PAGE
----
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We all know that mobile browsing has been a big deal for some time, afterall how much of your searching do you personally do from a smartphone or tablet?
Chances are, it’s a fair bit, and so you’re likely to have come across sites which aren’t optimised for mobile use, and be aware of how that can be frustrating from user point of view.
If your site isn’t optimised for mobile use, you’re likely to be missing out on conversions, as potential customers are far more likely to buy from a competitor, which has a mobile-friendly website.
But aside from practical concerns for users, there’s a new reason to make sure your site’s optimised for mobile; Google is now moving the goal posts regarding mobile search to give favour to mobile-friendly sites, so if you’ve been meaning to update your site for sometime, now is the time to do it.
In Google’s recent announcement, they stated:
“Starting April 21, we will be expanding our use of mobile-friendliness as a ranking signal. This change will affect mobile searches in all languages worldwide and will have a significant impact in our search results. Consequently, users will find it easier to get relevant, high quality search results that are optimized for their devices.”
…which can leave little doubt about the impact these changes will have on mobile search results in the coming weeks.
However, this isn’t the first time Google has tried to promote mobile-optimisation. Google has been encouraging webmasters to increase the this over the last few years by the introduction of several analysis tools, and recently released a guide to creating mobile-friendly websites.
How can I make sure my website’s mobile-friendly?
1. Check your mobile optimisation
Start by using Google’s mobile-friendly test tool to check your URL. This will give you a quick ‘yes or no’ answer on site’s optimisation, and, if it’s a ‘no’, the tool will help to identify what’s wrong, and give some suggestions on how to fix it.
Even if you already have a mobile-friendly site, chances are there are still some improvements you could make. You should also view the Google Webmaster tools Mobile Usability feature, which will highlight various issues, such as:
- Flash content
- Missing viewport tag
- Tiny fonts
- Fixed-width reports
- Content not sized to viewport
- Clickable links/buttons too close together
You can also use Google’s smartphone crawler within the Webmaster Tools crawl errors report, to see how your mobile pages are accessed by Googlebot, and if there are any errors.
Another feature within Webmaster Tool’s Crawl section is Fetch as Google; select the ‘Mobile: Smartphone’ tab to see how Google’s smartphone crawler sees your most important pages.
You can also perform a site analysis via tools such as Screaming Frog, which allows you to select ‘GoogleBot for smartphones’ as the user agent.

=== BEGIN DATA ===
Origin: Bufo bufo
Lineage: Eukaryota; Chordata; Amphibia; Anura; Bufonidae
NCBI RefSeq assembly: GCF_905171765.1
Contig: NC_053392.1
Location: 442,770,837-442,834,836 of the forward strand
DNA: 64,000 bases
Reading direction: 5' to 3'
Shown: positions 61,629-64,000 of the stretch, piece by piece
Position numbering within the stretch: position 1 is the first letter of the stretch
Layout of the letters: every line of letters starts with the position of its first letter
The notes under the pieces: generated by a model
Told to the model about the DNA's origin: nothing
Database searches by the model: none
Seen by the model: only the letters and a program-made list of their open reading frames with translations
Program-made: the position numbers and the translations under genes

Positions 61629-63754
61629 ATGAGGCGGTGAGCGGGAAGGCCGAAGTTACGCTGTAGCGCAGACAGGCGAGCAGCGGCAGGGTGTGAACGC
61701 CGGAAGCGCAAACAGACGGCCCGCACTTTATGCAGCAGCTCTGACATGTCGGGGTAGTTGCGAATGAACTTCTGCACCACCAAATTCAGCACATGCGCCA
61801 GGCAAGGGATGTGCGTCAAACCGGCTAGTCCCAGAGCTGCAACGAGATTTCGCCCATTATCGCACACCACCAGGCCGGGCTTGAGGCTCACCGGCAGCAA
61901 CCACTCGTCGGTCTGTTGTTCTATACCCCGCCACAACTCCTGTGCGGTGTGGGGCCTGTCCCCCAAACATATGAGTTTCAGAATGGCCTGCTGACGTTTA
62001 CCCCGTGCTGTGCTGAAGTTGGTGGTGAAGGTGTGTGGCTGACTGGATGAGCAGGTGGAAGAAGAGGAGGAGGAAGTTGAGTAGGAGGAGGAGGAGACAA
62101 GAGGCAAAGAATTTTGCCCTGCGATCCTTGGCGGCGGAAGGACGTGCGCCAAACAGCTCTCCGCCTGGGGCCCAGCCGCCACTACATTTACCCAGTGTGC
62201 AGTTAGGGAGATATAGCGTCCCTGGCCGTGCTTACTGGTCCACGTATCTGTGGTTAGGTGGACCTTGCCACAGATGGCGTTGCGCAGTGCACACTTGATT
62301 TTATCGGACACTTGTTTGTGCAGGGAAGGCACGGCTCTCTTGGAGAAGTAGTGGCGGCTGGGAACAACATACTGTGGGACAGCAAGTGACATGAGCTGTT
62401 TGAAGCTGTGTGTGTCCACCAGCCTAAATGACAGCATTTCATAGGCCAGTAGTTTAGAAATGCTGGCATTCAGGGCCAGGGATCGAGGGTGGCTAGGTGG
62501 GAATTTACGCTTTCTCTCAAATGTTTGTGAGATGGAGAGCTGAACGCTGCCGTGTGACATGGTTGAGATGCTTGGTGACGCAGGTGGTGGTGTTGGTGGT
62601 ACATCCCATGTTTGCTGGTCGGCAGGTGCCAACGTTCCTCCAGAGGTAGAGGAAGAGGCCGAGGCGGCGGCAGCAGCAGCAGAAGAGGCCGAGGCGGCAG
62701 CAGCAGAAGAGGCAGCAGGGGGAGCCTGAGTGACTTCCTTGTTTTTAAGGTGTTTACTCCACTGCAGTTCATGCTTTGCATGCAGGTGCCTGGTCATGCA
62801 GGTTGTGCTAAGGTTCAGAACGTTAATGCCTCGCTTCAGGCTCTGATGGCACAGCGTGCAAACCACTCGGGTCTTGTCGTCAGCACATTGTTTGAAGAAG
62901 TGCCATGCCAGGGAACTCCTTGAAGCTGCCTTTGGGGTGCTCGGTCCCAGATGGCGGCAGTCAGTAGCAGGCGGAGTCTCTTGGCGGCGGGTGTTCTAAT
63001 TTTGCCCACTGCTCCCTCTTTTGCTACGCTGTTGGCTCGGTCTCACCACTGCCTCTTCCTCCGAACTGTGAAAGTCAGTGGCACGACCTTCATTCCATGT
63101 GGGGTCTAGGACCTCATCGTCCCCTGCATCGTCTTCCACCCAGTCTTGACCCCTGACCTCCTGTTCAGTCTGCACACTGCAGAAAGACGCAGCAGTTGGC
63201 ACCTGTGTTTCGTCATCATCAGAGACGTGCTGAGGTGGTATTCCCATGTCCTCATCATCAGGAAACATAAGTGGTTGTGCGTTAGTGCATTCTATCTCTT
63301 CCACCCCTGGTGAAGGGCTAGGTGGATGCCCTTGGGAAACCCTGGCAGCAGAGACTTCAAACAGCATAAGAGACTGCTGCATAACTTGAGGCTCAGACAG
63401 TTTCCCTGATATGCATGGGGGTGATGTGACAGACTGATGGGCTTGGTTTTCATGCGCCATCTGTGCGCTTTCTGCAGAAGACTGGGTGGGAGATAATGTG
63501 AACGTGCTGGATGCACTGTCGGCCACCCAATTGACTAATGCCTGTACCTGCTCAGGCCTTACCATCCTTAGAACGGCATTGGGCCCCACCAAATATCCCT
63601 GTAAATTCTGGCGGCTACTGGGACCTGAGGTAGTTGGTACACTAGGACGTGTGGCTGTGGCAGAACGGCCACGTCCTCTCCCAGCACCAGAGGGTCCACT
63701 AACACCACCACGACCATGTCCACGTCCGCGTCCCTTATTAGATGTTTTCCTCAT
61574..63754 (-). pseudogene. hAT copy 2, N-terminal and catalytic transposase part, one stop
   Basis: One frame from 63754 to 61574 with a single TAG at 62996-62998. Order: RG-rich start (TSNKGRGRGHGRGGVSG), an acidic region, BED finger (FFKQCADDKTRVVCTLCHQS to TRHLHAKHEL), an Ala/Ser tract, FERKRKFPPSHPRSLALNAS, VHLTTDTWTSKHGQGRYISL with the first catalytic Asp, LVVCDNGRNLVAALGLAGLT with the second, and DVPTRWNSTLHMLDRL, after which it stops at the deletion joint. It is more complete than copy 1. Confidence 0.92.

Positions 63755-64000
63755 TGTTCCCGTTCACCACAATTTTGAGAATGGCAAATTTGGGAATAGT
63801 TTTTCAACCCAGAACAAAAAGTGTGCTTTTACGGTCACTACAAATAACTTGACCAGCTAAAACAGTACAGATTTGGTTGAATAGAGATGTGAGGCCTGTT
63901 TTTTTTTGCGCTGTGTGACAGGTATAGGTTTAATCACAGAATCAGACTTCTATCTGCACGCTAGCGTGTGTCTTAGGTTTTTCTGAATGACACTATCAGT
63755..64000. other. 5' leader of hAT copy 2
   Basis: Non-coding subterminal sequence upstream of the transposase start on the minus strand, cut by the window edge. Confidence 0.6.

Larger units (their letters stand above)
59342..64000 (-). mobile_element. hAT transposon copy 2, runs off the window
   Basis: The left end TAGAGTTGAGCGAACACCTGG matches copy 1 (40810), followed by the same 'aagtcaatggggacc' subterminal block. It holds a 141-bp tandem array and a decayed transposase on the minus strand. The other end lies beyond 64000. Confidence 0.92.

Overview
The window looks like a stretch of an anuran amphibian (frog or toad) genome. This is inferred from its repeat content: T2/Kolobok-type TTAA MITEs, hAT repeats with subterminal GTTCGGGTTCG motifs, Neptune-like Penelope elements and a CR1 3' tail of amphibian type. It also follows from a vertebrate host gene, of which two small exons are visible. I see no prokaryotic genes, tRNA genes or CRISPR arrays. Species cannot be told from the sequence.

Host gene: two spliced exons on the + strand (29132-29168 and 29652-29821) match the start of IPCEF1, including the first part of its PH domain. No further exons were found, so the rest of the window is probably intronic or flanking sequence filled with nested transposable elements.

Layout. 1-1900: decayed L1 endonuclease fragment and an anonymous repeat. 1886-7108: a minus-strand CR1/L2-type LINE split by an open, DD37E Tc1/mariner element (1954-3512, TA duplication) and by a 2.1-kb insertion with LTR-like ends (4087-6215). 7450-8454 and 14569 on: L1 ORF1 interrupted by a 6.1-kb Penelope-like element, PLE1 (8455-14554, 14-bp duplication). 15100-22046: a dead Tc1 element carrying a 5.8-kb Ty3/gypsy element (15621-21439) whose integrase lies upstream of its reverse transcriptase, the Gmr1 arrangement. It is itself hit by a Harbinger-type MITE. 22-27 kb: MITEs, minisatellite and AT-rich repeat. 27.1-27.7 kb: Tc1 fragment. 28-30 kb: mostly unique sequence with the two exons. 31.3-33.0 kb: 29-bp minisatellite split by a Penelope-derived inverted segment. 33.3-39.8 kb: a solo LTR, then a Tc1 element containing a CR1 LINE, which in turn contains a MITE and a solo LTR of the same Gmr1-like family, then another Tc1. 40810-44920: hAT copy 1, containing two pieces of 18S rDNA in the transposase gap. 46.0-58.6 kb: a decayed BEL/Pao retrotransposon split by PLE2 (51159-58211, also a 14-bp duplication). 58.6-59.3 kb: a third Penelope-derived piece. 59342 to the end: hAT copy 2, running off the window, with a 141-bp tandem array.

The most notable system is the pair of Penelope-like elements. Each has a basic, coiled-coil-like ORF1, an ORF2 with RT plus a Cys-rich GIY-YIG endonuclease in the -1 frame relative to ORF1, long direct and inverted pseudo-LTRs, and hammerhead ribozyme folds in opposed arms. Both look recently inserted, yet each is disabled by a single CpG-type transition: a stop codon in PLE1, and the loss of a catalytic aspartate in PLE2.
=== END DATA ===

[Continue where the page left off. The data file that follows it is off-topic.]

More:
Finally, check the speed of your site is suitable for mobile browsing via the Google PageSpeed Insights tool.
2. Check your mobile traffic
Use Google Analytics and Webmaster Tools to assess which pages your mobile audience are visiting, and what they are searching for when they arrive on your site.
In Webmaster Tools you can filter search queries to show only mobile traffic:
In Google Analytics you can compare mobile page visits to all organic sessions, via Acquisition -> Campaigns -> Organic Keywords:
Use these tools to find out whether the behaviour of your mobile visitors mirrors that of those visiting from all platforms. Are there are any surprising results or high bounce rates for certain pages from your mobile traffic? You can also see what type of device users are using via Audience -> Mobile -> Devices, which breaks down sessions into iPhone, iPad etc.
You can use the Browser Emulation feature in Chrome Developer Tools to emulate each device in your desktop Chrome browser to see how users will see a certain URL on that device, which is really useful for understanding the user experience, and will help to identify any problems on pages with a high mobile bounce rate. It’s also a good idea to see how your top search queries display on different devices too, so you can see how you and your competitors appear in the search results to the device user.
3. Check and monitor your mobile search ranking
Once you’ve identified how your top query search results appear in different mobile devices, you can then assess how you perform against your competitors. If you’re not ranking as highly as you’d like, do some investigation work and find out which keywords your mobile search competitors are ranking for, in order to find out which ones you could be targeting. Use tools such as SEMrush and Searchmetrics, which break down organic keywords for your competitors, so you know what you’re up against.
Use this information with what you discovered from your mobile search queries report in Google Webmaster tools to create a master list of keywords, which you can then feed into Google Adwords Keyword Planner. You can view ‘mobile trends’ and also ‘breakdown by device’, to give you an idea of different search volumes for smartphones, desktops and tablets, so you can prioritise keywords with the highest potential.
Once you have your priority list, you’ll need to monitor your progress over time to make sure it’s going in the right direction. Use a tracking tool that supports mobile ranking tracking, such as SEMrush’s position tracking feature.
If it looks like your website is going to need some work, make sure you follow Google’s guide to creating mobile-friendly sites to keep you on track. If you’d like some expert advice regarding any aspect of organic SEO, please get in touch with us today.